A stroke is the result of loss of adequate blood supply to the brain and is a major cause of disability worldwide, and the second leading cause of death after 60 years of age. Each year roughly 15 million people suffer a stroke and 6 million die from it. Ischemic stroke (versus hemorrhagic) accounts for about 80% of incidents.
The endogenous serine protease thrombin paradoxically can both stimulate and prevent blood clotting, and is involved in both types of stroke. Thrombin appears to function in multiple activities in brain tissue including inflammation and vascular disruption and operates through a complex network of feedback loops mediating both neuroprotective and degenerative effects.
In order to devise safe and effective clinical treatment strategies aimed at targets in thrombin pathways, a greater understanding of the molecular mechanisms of thrombin signaling networks in stroke is essential.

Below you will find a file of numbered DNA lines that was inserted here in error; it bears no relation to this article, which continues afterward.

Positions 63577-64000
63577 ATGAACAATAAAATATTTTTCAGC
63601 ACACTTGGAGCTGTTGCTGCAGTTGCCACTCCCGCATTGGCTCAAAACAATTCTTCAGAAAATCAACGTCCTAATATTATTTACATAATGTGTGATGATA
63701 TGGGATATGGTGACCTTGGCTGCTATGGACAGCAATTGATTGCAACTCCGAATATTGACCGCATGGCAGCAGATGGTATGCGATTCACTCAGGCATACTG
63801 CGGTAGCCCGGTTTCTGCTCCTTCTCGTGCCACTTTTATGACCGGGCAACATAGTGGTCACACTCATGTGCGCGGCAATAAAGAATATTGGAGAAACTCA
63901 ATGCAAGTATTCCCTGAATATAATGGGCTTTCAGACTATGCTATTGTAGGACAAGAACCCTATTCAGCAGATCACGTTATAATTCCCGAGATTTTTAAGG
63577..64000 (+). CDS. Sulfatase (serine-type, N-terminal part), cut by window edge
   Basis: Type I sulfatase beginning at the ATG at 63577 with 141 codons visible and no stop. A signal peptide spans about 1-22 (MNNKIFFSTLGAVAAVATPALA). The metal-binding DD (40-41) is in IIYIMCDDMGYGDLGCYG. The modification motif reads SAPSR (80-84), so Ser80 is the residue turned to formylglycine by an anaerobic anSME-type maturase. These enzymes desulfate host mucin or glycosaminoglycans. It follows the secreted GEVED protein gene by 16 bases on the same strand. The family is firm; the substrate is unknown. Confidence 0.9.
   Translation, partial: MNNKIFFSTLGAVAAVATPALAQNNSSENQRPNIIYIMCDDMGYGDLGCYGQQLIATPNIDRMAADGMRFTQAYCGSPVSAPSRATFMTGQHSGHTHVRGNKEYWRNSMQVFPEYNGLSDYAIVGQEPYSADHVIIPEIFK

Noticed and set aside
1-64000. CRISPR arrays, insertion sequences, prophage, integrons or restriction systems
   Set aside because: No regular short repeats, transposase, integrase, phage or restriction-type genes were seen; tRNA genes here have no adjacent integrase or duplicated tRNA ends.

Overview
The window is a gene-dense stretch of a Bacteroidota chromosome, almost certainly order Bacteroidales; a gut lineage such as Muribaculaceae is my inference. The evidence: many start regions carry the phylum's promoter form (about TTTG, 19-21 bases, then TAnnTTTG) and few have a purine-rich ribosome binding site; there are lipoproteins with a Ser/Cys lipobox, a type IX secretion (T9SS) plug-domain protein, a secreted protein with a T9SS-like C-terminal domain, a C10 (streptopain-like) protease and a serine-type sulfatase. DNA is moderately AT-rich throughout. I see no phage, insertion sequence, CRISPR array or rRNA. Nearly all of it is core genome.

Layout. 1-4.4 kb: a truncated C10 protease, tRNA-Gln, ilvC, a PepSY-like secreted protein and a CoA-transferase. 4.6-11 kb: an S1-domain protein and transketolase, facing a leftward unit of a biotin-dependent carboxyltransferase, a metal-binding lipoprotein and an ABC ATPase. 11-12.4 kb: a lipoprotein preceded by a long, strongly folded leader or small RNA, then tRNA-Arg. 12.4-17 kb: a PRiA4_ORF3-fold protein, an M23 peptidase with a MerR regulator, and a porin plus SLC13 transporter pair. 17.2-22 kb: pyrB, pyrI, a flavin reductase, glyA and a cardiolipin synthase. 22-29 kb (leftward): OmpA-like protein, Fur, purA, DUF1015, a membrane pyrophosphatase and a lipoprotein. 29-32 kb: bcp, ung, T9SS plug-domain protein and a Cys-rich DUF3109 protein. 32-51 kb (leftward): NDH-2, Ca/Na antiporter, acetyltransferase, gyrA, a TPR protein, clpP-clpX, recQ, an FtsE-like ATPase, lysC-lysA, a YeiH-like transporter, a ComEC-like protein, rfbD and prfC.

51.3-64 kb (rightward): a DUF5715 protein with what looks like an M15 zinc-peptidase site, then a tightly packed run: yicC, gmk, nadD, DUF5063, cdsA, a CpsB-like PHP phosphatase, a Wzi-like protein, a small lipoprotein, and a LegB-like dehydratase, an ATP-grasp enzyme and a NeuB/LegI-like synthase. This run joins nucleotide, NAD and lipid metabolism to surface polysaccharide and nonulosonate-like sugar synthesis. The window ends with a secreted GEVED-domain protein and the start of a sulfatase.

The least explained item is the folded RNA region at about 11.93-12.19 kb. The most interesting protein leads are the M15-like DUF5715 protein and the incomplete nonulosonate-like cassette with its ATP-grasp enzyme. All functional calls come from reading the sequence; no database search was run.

In the latest issue of IJMS, Mirante and coworkers demonstrate that the potent endogenous inhibitor of thrombin, protease nexin-1 (PN-1), is protective against cerebral ischemia. Using PN-1 knockout and PN-1/lacZ reporter mutant mouse strains, the researchers report the exciting finding that PN-1 is involved in protecting against neuronal cell injury caused by oxygen and glucose deprivation, and that it plays a key role in mediating the well-known neuroprotective phenomenon of thrombin preconditioning (TPC).